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Dreaded Dictee : French Test Puts Accent on Perfection

December 21, 1987|STANLEY MEISLER | Times Staff Writer

PARIS — Once a day, children in France's elementary schools take the dictee-- several nerve-wracking, sometimes dreaded minutes in which they must write down exactly what their teacher dictates to them. It is as French as frog legs and Calvados and the Eiffel Tower, and nothing reveals all that is unique in the French educational system better than the dictee.

The dictee tests both spelling and grammar and, as usually graded, it demands near perfection. A few errors mean failure, even a zero. It sometimes seems that nothing is more important in French education.

"I remember a French teacher," a Belgian journalist said recently, "who told us that until we learned to put a comma in the right place, we would not understand mathematics."

Americans, of course, have spelling bees. But a spelling bee bears about as much resemblance to the dictee as chopped liver does to foie gras. A spelling bee is simply not as intricate or fearsome or significant.

Novelist Makes 7 1/2 Errors

Francoise Giroud, a novelist and journalist who was once minister of women's affairs in the French government, took part as a special guest recently in the televised finals of the national dictee contest. She made 7 1/2 errors (minor mistakes like a wrong accent count as half an error) in 15 complex sentences.

"I am ashamed," she said.

Bernard Pivot, the book critic and television show host who had read the dictee, tried to console her, insisting that anyone who had made fewer than 10 mistakes had triumphed.

"Anytime I make more than five errors on a dictee, " she said, "I am ashamed."

Few American writers would feel so ashamed about making errors in spelling or grammar. Nobel laureate Ernest Hemingway spent a lifetime misspelling, filling his manuscripts with such glaring mistakes as optomistic, apoligize and volumne.

Fitzgerald Even Worse

"The last thing I remember about English in high school," he once wrote, "was a big controversy on whether it was already or all ready. How did it ever come out?"

F. Scott Fitzgerald was a worse speller.

The national dictee contest, organized by Pivot three years ago, generates enormous excitement in France. In 1987, there were 36,414 entrants in the contest. After a series of quarter- and semifinals, the field was narrowed to 122 finalists who sat aboard the river boat Gabarre and listened to Pivot dictate as they steamed along the Seine in Paris. Celebrities like Giroud, bicycle racing star Laurent Fignon, and Chanel model Ines de la Fressange also took the test. So did most of the French journalists covering the event.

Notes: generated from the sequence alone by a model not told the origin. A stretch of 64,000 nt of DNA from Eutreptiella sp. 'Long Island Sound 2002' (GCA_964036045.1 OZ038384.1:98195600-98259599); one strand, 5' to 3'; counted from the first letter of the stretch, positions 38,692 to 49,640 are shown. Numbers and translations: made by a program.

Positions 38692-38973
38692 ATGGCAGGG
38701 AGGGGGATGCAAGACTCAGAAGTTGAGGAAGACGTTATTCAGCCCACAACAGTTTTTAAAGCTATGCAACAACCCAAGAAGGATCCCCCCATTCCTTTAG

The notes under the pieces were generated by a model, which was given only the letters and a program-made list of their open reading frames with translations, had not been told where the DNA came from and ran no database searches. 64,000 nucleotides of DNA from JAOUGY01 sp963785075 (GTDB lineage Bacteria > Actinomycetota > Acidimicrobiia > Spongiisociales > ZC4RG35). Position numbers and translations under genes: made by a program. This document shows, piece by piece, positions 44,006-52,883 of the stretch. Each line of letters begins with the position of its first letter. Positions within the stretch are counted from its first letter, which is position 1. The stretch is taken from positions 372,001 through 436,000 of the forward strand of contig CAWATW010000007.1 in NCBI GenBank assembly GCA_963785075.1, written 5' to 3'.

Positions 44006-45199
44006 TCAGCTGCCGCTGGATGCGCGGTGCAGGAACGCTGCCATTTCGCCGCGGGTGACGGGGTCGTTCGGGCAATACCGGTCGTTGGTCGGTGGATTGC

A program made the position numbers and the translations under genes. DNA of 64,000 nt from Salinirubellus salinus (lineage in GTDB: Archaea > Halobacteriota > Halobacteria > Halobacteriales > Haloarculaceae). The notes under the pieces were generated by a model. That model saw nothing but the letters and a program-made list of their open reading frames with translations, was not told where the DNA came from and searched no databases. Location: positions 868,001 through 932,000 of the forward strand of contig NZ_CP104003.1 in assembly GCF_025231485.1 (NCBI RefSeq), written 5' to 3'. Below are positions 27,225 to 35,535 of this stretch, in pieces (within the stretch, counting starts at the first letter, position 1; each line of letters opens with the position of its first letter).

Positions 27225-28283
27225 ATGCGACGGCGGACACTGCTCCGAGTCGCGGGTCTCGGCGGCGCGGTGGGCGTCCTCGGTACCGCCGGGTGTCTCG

Pivot, before he began to read, told the contestants: "This dictee is easier than last year's. But that does not mean it is angelic."

Not One Error

Seven million French, many with pencil and paper in hand, watched the dictation on television, and eight million tuned in several hours later to see the correct transcript of the dictee on the screen and to watch judges pronounce Juliette Goalabre, a 38-year-old government inspector of price controls from Caen, as the national winner. She did not make a single mistake.

Pivot, who edits the popular literary magazine Lire and is the host of a well-known talk show about books called "Apostrophes," once tried to explain the hold the dictee has on the French imagination. He found the French attachment powered by a nostalgia for "the happiness and torments of childhood," a need to play games, and "the love for our language."

"Despite the wounds that we inflict on it every day," Pivot wrote, "the language, the French language, remains in our eyes a precious good, a heritage to defend, a living body of unending astonishment whose vagaries, exceptions to the rules and inexhaustible richness never cease to amuse us."

Shrewd Test

The dictee has became a tool of teaching in France because spelling and grammar are so intertwined in the language. Words often sound alike but are spelled much differently depending on whether they are masculine or feminine, singular or plural, first, second or third person. On top of this, the various words of a sentence must agree with one another. A feminine noun, for example, requires adjectives with feminine endings and may even require a past participle to have a feminine ending as well. The dictee, in French eyes, seems to be a shrewd way of testing all these elements at once.

This helps turn the dictee into a puzzle. In the dictee for the national finals in 1986, for example, contestants could not figure out how to spell one adjective pronoun in the first sentence until discovering six lines later that the person talked about was a woman.

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